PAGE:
472,353 Members | 1,902 Online

# Extended slices and indices

The indices method of slice doesn't seem to work quite how I would
expect when reversing a sequence.

For example :
>>s = '01234'
s[::-1]
'43210'
>>s[slice(None,None,-1) ]
'43210'

So a slice with a negative step (and nothing else) reverses the
sequence. But what are the
corresponding indices?
>>slice(None,None,-1).indices(len(s))
(4, -1, -1)

That looks O.K. The start is the last item in the sequence, and the
stop is one before the beginning of the sequence. But these indices
don't reverse the string:
>>s[4:-1:-1]
''

Although they give the correct range:
>>range( 4, -1,-1)
[4, 3, 2, 1, 0]

It would appear that there is no set of indices that will both reverse
the string and produce the correct range!

Is this a bug or a feature?

GEC

Sep 24 '06 #1
3 2019
Ga*********@gmail.com wrote:
The indices method of slice doesn't seem to work quite how I would
expect when reversing a sequence.

For example :
>>>s = '01234'
s[::-1]
'43210'
>>>s[slice(None,None,-1) ]
'43210'

So a slice with a negative step (and nothing else) reverses the
sequence. But what are the
corresponding indices?
>>>slice(None,None,-1).indices(len(s))
(4, -1, -1)

That looks O.K. The start is the last item in the sequence, and the
stop is one before the beginning of the sequence. But these indices
don't reverse the string:
>>>s[4:-1:-1]
''

Although they give the correct range:
>>>range( 4, -1,-1)
[4, 3, 2, 1, 0]

It would appear that there is no set of indices that will both reverse
the string and produce the correct range!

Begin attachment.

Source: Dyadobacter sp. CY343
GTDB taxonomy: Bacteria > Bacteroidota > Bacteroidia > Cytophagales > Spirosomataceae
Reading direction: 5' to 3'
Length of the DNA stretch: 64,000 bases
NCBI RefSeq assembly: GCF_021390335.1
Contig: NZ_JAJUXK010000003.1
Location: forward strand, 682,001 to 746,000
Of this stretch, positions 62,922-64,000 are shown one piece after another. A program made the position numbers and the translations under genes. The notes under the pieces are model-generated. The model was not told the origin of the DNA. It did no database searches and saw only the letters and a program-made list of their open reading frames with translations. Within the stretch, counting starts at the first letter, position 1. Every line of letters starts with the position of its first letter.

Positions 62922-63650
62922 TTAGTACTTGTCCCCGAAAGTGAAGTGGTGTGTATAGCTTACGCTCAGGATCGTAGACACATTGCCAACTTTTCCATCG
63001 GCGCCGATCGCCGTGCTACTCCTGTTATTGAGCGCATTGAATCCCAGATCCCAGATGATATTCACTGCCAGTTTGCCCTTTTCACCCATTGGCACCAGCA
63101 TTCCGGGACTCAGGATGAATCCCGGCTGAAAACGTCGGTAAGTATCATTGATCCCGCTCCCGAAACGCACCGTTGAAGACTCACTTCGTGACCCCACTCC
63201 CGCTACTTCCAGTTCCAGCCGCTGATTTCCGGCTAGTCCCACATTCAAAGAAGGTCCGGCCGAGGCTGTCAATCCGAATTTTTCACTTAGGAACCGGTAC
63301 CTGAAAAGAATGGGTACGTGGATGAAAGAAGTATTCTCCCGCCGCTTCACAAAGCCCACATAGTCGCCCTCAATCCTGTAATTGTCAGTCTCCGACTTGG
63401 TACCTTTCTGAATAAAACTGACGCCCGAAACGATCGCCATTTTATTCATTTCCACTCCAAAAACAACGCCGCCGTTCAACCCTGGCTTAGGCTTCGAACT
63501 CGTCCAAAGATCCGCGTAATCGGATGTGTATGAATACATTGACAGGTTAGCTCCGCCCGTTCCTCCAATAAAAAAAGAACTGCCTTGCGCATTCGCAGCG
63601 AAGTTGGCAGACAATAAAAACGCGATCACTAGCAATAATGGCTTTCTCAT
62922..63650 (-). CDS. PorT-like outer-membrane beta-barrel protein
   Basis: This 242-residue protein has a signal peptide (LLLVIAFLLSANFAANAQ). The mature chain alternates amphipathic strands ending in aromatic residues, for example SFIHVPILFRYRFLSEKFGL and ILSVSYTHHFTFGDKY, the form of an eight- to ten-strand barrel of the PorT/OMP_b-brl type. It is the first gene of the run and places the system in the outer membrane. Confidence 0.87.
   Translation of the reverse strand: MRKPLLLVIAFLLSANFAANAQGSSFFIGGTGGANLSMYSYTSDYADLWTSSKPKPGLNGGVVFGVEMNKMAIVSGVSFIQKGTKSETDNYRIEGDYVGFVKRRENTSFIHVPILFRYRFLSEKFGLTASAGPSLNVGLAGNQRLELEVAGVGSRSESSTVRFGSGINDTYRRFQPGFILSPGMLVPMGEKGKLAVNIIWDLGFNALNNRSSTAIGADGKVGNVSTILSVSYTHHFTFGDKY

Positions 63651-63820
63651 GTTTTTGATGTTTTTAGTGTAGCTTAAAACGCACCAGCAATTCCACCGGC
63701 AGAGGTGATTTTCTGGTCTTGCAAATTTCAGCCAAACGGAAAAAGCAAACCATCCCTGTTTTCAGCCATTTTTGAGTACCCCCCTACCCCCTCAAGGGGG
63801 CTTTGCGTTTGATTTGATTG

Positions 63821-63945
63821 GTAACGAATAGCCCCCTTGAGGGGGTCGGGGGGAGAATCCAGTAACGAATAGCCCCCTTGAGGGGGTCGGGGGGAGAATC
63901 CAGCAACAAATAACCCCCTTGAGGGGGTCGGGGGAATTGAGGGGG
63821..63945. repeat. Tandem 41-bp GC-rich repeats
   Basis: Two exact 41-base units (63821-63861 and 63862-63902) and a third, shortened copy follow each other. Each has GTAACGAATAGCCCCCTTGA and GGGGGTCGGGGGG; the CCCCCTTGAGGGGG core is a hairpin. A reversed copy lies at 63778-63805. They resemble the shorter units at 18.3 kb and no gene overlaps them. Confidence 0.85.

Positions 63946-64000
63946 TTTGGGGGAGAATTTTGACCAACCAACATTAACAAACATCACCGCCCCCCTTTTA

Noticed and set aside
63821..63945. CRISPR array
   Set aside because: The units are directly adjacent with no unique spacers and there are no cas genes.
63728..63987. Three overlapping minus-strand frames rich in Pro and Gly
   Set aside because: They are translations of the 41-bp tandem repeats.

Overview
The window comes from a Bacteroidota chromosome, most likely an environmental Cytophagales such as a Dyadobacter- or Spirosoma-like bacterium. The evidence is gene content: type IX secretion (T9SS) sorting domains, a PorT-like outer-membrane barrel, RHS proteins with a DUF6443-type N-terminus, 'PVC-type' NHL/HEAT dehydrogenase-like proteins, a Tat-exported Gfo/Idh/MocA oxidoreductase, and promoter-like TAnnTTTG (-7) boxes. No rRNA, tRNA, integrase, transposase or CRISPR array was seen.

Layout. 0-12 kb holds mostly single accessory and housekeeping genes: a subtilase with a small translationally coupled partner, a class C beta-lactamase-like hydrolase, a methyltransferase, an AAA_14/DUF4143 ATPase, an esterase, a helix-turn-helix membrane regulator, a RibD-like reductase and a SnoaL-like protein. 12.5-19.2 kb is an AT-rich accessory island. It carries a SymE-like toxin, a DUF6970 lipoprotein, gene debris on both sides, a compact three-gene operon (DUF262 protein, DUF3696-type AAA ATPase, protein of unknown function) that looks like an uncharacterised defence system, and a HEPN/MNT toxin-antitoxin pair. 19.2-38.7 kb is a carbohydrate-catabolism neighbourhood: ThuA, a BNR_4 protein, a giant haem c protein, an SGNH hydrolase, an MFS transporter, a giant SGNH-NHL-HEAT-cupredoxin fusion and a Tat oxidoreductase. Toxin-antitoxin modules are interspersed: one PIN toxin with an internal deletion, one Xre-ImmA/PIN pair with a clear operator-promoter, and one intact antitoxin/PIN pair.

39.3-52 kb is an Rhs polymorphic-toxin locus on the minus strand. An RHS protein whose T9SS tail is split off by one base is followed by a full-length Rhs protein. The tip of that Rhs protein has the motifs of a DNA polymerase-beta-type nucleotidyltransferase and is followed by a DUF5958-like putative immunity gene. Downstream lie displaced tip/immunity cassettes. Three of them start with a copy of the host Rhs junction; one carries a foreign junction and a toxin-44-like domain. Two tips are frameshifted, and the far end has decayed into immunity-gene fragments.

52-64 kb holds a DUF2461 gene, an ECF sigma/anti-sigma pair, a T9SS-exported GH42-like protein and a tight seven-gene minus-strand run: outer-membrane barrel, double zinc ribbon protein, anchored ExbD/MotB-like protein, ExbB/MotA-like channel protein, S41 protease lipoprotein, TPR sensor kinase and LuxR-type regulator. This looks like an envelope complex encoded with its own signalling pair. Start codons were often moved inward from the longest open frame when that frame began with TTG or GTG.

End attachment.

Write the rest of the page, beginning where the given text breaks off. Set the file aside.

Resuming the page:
Is this a bug or a feature?
I'd say bug in the .indices() method. The meaning of [4:-1:-1] is unavoidable
different than [::-1] since the index -1 points to the last element, not the
imaginary element before the first element. Unfortunately, there *is* no
concrete (start, stop, step) tuple that will emulate [::-1].

--
Robert Kern

"I have come to believe that the whole world is an enigma, a harmless enigma
an underlying truth."
-- Umberto Eco

Sep 24 '06 #2

Robert Kern wrote:
I'd say bug in the .indices() method. The meaning of [4:-1:-1] is unavoidable
different than [::-1] since the index -1 points to the last element, not the
imaginary element before the first element. Unfortunately, there *is* no
concrete (start, stop, step) tuple that will emulate [::-1].
After some more experimenting, it seems that [L-1:-L-1:-1] will reverse
a sequence of length L. But slice(L-1,-L-1,-1).indices(L) gives (L-1,
-1,-1) which will not reverse the sequence. And range(L-1, -L-1, -1) is
totally off, but range(L-1,-1,-1) is correct.

Seems like a bug (or an odd feature) of extended slicing of strings and
other built in sequences.

GEC

Sep 24 '06 #3
Ga*********@gmail.com wrote:
Robert Kern wrote:
>I'd say bug in the .indices() method. The meaning of [4:-1:-1] is unavoidable
different than [::-1] since the index -1 points to the last element, not the
imaginary element before the first element. Unfortunately, there *is* no
concrete (start, stop, step) tuple that will emulate [::-1].

After some more experimenting, it seems that [L-1:-L-1:-1] will reverse
a sequence of length L.
Ah, yes. Good point.